Double by-election defeat for Rishi Sunak as Labour overturn large Conservative majorities

Results saw Reform UK secure more than 10 per cent of the vote for the first time

Labour Party candidate Gen Kitchen celebrates with Labour MP for Chesterfield Toby Perkins after being declared winner in the Wellingborough by-election. PA
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Voters dealt UK Prime Minister Rishi Sunak a double blow at the Wellingborough and Kingswood by-elections, where Labour Party candidates overturned two large Conservative majorities to claim victory.

The results delivered the government's ninth and 10th by-election defeats, more than in any single Parliament since the Second World War.

The results showed Reform UK secured more than 10 per cent of the vote for the first time, potentially adding to pressure on Mr Sunak from the right of his party.

They came only a day after it was announced the UK officially entered a recession in late 2023, compounding Mr Sunak’s woes.

Labour overturned majorities of 11,220 and 18,540, securing its second largest swing from the Conservatives to date, in results Labour leader Keir Starmer hailed as a sign the public wants change.

Gen Kitchen secured Wellingborough with 45.8 per cent of the vote, while Damien Egan won Kingswood with 44.9 per cent of the vote.

The results provided Labour with a boost after a U-turn on the party's pledge to spend £28 billion ($35.2 billion) on green projects and an anti-Semitism row that forced it to drop its candidate for another by-election in Rochdale in two weeks' time.

Mr Starmer said: "These are fantastic results in Kingswood and Wellingborough that show people want change and are ready to put their faith in a changed Labour Party to deliver it.

"By winning in these Tory strongholds, we can confidently say that Labour is back in the service of working people and we will work tirelessly to deliver for them.

"The Tories have failed. Rishi's recession proves that. That's why we've seen so many former Conservative voters switching directly to this changed Labour Party.

"Those who gave us their trust in Kingswood and Wellingborough, and those considering doing so, can be safe in the knowledge that we will spend every day working to get Britain's future back."

Conservative deputy chairman James Daly said that, despite the results, there was "no love" for Mr Starmer and denied there was any evidence that voters switched directly from the Tories to Labour.

In Wellingborough, the Conservatives suffered one of their worst defeats since the Second World War, with the swing of 28.5 per cent representing the second largest from the Conservatives to Labour.

"The people of Wellingborough have spoken for Britain. This is a stunning victory for the Labour Party and must send a message from Northamptonshire to Downing Street," Ms Kitchen said.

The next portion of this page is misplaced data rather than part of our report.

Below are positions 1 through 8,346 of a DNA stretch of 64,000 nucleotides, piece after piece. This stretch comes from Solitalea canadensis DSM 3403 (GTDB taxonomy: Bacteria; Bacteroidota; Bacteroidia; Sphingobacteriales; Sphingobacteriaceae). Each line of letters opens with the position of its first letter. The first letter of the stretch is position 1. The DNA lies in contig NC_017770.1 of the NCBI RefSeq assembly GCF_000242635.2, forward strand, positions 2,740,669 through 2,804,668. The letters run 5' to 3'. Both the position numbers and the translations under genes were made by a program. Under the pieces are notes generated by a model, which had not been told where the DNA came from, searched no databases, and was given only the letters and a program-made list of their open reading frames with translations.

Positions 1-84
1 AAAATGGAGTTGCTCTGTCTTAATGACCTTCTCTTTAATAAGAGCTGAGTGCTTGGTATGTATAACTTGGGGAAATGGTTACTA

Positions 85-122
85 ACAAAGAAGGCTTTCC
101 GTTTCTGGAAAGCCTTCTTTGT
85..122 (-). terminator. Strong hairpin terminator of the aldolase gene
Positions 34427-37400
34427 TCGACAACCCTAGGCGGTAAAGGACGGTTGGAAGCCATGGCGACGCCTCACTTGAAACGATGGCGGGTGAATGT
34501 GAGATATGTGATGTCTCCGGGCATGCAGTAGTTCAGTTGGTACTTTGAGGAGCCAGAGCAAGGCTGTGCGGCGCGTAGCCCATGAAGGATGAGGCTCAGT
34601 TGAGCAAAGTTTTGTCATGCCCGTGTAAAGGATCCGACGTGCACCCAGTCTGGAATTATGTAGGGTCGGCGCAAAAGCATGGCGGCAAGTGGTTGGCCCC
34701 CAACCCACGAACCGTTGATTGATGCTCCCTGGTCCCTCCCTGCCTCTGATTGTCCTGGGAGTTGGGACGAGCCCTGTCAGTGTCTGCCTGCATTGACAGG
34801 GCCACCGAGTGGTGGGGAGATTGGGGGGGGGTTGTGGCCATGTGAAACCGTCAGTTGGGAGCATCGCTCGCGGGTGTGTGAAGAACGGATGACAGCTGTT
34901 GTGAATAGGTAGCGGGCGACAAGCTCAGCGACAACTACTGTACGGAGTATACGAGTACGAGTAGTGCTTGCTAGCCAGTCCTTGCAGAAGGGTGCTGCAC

In the Northamptonshire constituency Reform UK secured its best by-election result to date, with deputy leader Ben Habib winning 13 per cent in the constituency, which is heavily in favour of the UK's decision to leave the EU.

Mr Habib told Sky News the result was remarkable, adding: "People are absolutely fed up with the manner in which this country is being governed."

In Kingswood, where the result was announced shortly before 2am, Labour's Damien Egan defeated Conservative Sam Bromiley, securing 11,176 votes and a majority of 2,501.

In his victory speech, Mr Egan thanked the activists who helped him win and the people of Kingswood for putting their trust in him.

"It's a trust that I promise to repay, to show you that politics can be different and it can make a difference," he said.

"In Kingswood, as across the country, 14 years of Conservative government have sucked the hope out of our country with a feeling that no matter how hard you work, you just can't move forward.

"And with Rishi's recession we're left again paying more and getting less. It doesn't have to be this way – you know it, I know it, we all know it.

"When the Prime Minister finally finds the courage to give the people a say, we're going to need each and every one of you again to come out and vote and make sure your voices are heard."

Defeated Conservative candidates Sam Bromiley and Helen Harrison left their respective counts in Kingswood and Wellingborough without speaking to reporters.

The defeats mean the Conservatives have suffered more by-election losses in this Parliament than any previous government since the 1960s, passing the eight defeats experienced by John Major between 1992 and 1997.

But senior Conservative MP Jacob Rees-Mogg sought to play down the importance of the results as a bellwether for what will happen at the general election.

"By-elections are an opportunity for people not to turn out, to protest and at ensuing general elections they don't give a consistent guide to what happens," he said.

Mr Rees-Mogg acknowledged the Tories would need to learn from the results, saying: "Conservative Party votes are most likely to come from people who stay at home or who voted Reform.

"How do we win them back to the Tory family? People who share many views and values with us.

"By delivering things they believe in and that means lower taxation, taking more of the advantages of Brexit, with more of the removal of EU retained law, it means doing less on the green issue that is making people cold and poor, and helping revitalise our economy."

Updated: February 16, 2024, 9:00 AM